|Read about the latest in nanotechnology for crime prevention, military and medical applications plus the kind of commitment and support Germany is giving its industry.|
Welcome to Issue 2
We are introducing a section on ‘What’s New in Nanotechnology’, which will be running as a regular feature in future, to provide interesting insights into some of the many exciting developments that are bringing the promise of nanotechnology into real products - some of which offer great potential for improving the environment; for example, the new award-winning technique developed by the combined team of Imperial Innovations and Molecular Imprinting Ltd.
Also in this issue…
»Nanotechnology and Crime Prevention.
Russell Cowburn, the subject of this month’s interview, talks about his new method of uniquely ‘fingerprinting’ goods and documents using laser technology to uniquely identify the natural surface features of goods and packaging. This is quirkily, but accurately, termed: ‘biometrics of dead things’. Russell is notable for winning the prestigious Degussa prize for innovation in nanotechnology in 2006, walking away with a cool £100,000 for another idea of his relating to advanced techniques for improving computer logic!
To continue the theme of crime, we have an article that examines how analysis of clues at the scene of crime can be speeded up, and also how nanomaterials technology can be used in the fight to clean up graffiti. Not a trivial advance – graffiti creates an environment where crime thrives, and is also hugely expensive to deal with.
»Nanotechnology & the Military.
Now, moving from what might be called petty crime, to acts of war. We know that nanotechnology has a power for good, it can also be used destructively. It is a sobering thought that one quarter to one third of the National Nanotechnology Initiative (NNI) funding is going to the Pentagon ($352 million of the total $1200 million nanotechnology budget in 2005). Much of this work is still in the fundamental research stage, studying nanoscale motors, nanotubes and molecular electronics. But there are also more sinister activities, for example, in the area of biological weapons and autonomous combat systems. Jürgen Altmann, an expert in this field, explores the military situation further, and issues a warning on the urgent need for international controls.
»Carbon Nanotubes – A Miracle Material?
In this issue, we are also taking the first steps in exploring the benefits of carbon nanotubes, a material whose structure has only recently been deciphered. It possesses amazing electronic, thermal, and structural properties and offer new possibilities for creating nanoelectronic devices, circuits and computers of the future.
But carbon nanotubes not only promise breakthroughs in electronics, and for new materials with extraordinary properties of strength, toughness and even conductivity. but also for medicine – in drug delivery, gene therapy and sensor probes – to name but a few.
»Country Feature – Germany.
Aiming to be a World Leader?
At the end of 2006, a telling new action plan for nanotechnology was unveiled by the German Government which set out the way the Government plans to promote the application of nanotechnology across a wide range of industry sectors, including car manufacturing, construction, textiles, ICT, life sciences, optical science and engineering, chemicals, energy and environmental technologies. The proposal is to spend £330m on nanotechnology research in the coming year, an increase of just over 6% on priority industry sectors including: car manufacturing, construction, textiles, ICT, life sciences, optical science and engineering, chemicals, and energy and environmental technologies. Germany clearly aims to be a world leader in industrial innovation based on nanoscience and nanotechnology.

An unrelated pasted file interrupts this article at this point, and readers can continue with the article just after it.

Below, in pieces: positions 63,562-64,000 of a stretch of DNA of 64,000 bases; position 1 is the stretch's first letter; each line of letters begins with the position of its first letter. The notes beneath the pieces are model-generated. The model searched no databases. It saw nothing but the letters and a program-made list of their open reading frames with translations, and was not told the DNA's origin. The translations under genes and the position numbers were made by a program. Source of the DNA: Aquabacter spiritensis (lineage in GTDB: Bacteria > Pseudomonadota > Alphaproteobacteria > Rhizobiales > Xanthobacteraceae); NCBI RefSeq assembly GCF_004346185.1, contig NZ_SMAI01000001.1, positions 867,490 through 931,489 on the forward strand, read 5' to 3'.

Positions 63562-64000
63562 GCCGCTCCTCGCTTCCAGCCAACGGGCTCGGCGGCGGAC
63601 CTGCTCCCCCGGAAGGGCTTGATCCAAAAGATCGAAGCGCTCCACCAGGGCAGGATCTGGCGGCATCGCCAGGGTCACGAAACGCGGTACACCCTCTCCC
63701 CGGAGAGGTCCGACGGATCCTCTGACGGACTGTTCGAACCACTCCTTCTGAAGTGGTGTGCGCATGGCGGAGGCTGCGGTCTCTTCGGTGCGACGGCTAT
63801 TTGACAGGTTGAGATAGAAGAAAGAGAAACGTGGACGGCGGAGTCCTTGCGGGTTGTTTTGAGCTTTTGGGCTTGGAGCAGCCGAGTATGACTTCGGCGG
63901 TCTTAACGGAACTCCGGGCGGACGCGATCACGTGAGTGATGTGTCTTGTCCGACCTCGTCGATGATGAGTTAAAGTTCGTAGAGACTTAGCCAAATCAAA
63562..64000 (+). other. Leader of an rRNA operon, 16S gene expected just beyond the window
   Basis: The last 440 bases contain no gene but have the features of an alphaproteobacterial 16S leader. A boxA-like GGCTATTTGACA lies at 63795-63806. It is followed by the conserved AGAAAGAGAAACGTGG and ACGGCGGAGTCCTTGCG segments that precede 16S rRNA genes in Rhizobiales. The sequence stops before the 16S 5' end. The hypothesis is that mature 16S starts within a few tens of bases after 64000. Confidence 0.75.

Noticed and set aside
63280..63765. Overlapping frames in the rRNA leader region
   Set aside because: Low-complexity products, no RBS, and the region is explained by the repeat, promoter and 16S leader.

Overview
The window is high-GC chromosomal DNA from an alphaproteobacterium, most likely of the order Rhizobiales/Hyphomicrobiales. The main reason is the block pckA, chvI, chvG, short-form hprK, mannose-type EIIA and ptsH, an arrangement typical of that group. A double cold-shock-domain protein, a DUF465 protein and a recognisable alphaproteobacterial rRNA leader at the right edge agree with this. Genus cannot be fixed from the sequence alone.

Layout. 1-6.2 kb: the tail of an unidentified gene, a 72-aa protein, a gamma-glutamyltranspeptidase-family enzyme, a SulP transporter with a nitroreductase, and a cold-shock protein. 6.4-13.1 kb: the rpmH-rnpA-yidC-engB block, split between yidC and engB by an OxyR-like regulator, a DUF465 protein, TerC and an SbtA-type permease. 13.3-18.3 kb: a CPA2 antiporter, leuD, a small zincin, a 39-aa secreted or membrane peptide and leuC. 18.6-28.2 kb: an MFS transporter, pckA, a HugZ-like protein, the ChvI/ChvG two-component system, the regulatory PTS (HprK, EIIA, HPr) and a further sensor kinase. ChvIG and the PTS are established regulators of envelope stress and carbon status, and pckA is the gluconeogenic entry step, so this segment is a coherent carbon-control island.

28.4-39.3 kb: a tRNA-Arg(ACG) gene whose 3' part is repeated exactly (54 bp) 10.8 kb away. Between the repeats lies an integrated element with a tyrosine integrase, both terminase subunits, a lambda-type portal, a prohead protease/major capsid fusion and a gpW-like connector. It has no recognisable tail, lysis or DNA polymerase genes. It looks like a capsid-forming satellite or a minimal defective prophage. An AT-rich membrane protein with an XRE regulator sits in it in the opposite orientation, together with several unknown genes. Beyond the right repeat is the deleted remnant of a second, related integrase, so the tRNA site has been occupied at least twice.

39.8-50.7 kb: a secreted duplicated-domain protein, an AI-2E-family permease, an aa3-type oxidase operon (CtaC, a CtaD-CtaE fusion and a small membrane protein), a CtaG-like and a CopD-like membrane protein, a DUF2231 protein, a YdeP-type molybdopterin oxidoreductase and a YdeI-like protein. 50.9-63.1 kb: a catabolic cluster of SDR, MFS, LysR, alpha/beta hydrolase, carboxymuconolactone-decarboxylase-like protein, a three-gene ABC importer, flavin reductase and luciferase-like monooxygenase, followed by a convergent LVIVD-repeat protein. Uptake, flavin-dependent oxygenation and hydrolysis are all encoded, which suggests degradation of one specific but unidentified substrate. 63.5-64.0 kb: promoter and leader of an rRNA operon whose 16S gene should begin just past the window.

»Review Articles – Nano in Chemistry, Nano for Medical Applications
As part of the commitment of NANO to providing information for the generalist reader, we have two articles which explore applications of nanotechnology in chemistry and medicine, and what nanotechnology offers these important sectors. In chemistry, the article focuses on how particle size affects properties, and
explores the idea of how a multitude of materials with novel properties are possible. With regard to medicine, the wide range of potential applications of nanotechnology are touched on, each of which will be explored in more detail in subsequent issues. Watch this space!!
How the textile industry is leading in the use of nanoscale technology for flexible fashions and smart fabrics; how one man’s view of the nanoworld of the future is causing gasps from the scientific community; and how nanotechnology can help the environment. The second in our series of articles on nanomedicine explores whether governance issues and whether spending levels on toxicology research is sufficient. Countries to be featured are Israel and India, the former for its jaw-dropping innovations, and the latter for the immense mobilization of the country’s physicists and chemists into the world of new nanomaterials – the engines of growth.
Nanoparticle toxicology – a real or imagined threat?
Finally, there has been much debate in the press about the review by the Committee for Science and Technology (CST) on whether the UK Government has adequately met the targets on actions recommended by the Royal Society / Royal Institution report of two years ago on prioritising and funding research into the health and environmental effects of nanotechnologies. Prof Sir John Beringer, who chaired the review, said it was “absurd” that the Government is only spending an average of only £600,000 a year to research the impacts of nanomaterials. Sir John commented that there is a pressing need for a strategic programme of central Government spending into the toxicology, as there are concerns about the unknown effects of new nanoparticles.